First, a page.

Not sure if your student is working too hard? Do they seem anxious or overly stressed? Read here for some tips from Counselor Jan Pearson on ways to help your teen manage their stress levels.
The levels of stress and anxiety teens endure in today’s competitive school culture have been a rising concern for parents and professionals alike in recent years. How much is too much stress? How do you manage a teen’s mental health while helping them achieve their dreams?
Many factors can influence a student’s stress levels, from technology and social media to insecurity about body image, peer pressure at school, and family troubles. Even parents can add stress to their students by pressuring their children to take the most rigorous courses, get the highest grades, attend the most elite colleges. Some contributors to this national health issue can be controlled, but at a cost to the parent who must exert energy and effort to manage their child’s needs and daily routines. This is especially difficult since both parents usually work full time and are often overly stressed themselves.
The American Psychological Association investigated adolescent stress back in 2014 and had teens rank whether or not they felt their stress levels were healthy. In APAs online study Stress in America™: Are Teens Adopting Adults’ Stress Habits?, teens reported their stress levels during the school year several levels higher than what they considered to be healthy.
Human growth and development requires some stress for learning, inspiration, and improvement to occur. However, there is a blurry line distinguishing between enough stress and too much. No magic measuring stick exists for determining when a parent needs to step in and help. The better you know your child, their needs and habits, the better gauge you will have when they approach the line of too much stress.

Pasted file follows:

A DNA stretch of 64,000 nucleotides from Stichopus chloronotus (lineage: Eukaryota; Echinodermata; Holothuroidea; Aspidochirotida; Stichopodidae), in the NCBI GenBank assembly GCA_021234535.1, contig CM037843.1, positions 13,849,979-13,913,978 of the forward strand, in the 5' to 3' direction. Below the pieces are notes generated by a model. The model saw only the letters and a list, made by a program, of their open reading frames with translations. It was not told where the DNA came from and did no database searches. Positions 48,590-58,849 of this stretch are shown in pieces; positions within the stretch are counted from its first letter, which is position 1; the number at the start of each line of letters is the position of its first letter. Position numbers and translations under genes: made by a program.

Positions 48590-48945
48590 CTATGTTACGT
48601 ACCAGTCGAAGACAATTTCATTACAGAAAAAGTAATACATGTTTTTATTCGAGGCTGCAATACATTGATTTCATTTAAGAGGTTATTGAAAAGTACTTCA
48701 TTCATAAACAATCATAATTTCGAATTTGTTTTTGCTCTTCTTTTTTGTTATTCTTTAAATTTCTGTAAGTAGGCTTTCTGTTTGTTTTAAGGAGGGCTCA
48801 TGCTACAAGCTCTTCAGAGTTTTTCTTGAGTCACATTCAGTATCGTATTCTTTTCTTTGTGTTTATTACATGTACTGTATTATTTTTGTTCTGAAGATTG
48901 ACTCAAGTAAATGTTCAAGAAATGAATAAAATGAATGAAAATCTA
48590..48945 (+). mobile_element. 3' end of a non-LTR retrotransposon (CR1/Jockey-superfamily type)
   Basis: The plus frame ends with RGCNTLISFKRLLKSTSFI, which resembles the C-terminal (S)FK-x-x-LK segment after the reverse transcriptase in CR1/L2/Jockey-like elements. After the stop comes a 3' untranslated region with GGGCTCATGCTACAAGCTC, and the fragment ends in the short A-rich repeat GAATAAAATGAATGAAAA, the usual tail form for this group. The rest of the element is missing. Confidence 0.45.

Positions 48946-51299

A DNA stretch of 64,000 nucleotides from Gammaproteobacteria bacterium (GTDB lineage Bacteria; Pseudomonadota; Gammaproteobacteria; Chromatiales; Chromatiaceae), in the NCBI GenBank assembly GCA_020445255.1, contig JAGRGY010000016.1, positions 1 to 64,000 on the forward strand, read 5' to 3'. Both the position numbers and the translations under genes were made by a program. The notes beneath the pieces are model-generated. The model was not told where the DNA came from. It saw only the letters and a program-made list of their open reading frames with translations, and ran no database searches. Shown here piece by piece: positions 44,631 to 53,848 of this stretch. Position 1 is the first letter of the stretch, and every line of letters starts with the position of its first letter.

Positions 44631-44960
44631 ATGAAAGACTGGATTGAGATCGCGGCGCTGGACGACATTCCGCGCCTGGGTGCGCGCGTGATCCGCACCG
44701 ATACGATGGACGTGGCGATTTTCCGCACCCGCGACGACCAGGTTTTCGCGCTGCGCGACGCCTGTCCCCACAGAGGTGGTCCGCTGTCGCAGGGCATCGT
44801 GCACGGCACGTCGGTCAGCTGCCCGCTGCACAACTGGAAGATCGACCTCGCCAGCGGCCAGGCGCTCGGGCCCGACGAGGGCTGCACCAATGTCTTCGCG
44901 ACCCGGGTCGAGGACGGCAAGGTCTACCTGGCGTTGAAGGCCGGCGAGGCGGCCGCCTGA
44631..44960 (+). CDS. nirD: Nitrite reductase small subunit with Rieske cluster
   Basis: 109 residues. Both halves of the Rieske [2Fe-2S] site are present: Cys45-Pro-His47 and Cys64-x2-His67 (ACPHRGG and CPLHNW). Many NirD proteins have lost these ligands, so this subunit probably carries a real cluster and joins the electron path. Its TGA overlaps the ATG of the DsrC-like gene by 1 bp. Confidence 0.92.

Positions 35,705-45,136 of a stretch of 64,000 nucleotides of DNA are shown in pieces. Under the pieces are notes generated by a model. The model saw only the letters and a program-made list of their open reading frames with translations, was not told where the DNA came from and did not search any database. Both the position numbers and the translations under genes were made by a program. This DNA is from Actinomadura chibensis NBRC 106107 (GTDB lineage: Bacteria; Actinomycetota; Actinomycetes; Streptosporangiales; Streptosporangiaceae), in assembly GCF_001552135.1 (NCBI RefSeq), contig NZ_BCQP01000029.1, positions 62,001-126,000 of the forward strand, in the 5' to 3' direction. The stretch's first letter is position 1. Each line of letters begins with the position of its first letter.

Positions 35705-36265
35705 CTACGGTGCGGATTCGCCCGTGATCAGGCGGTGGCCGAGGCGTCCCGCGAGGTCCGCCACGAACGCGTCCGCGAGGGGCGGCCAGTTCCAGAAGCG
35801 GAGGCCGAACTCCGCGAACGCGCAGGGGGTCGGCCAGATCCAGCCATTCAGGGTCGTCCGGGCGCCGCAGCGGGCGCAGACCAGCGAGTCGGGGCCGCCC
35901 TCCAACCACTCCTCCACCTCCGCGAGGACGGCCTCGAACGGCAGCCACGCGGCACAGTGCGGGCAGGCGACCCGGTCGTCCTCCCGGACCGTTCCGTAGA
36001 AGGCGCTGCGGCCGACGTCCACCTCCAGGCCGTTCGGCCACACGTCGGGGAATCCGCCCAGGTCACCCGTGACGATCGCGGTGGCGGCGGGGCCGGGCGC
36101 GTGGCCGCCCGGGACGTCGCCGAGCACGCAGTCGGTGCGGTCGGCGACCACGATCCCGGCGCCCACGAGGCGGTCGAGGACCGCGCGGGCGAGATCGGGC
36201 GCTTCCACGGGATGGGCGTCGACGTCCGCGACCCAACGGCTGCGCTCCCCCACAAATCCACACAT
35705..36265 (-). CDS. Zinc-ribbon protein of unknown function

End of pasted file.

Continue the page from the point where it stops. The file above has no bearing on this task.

Begin by helping your student structure their day, activities, and studies so they can get 8 - 9 hours of sleep per night. Enforcing the time teens go to bed (and sleep) is often the most noticeable and easiest place to manage stress. Remove the phone or computer in the bedroom; learn to say “no” when your student wants to join another activity if they are already over-scheduled, and place limits on screen time.
The most healthy thing a parent can do is to be a great listener. This will give parents a better understanding on when it’s necessary to step in and help them manage their commitments. Knowing your child, listening to them and letting them talk (without providing constant advice or correction) and observing them is a great place to start.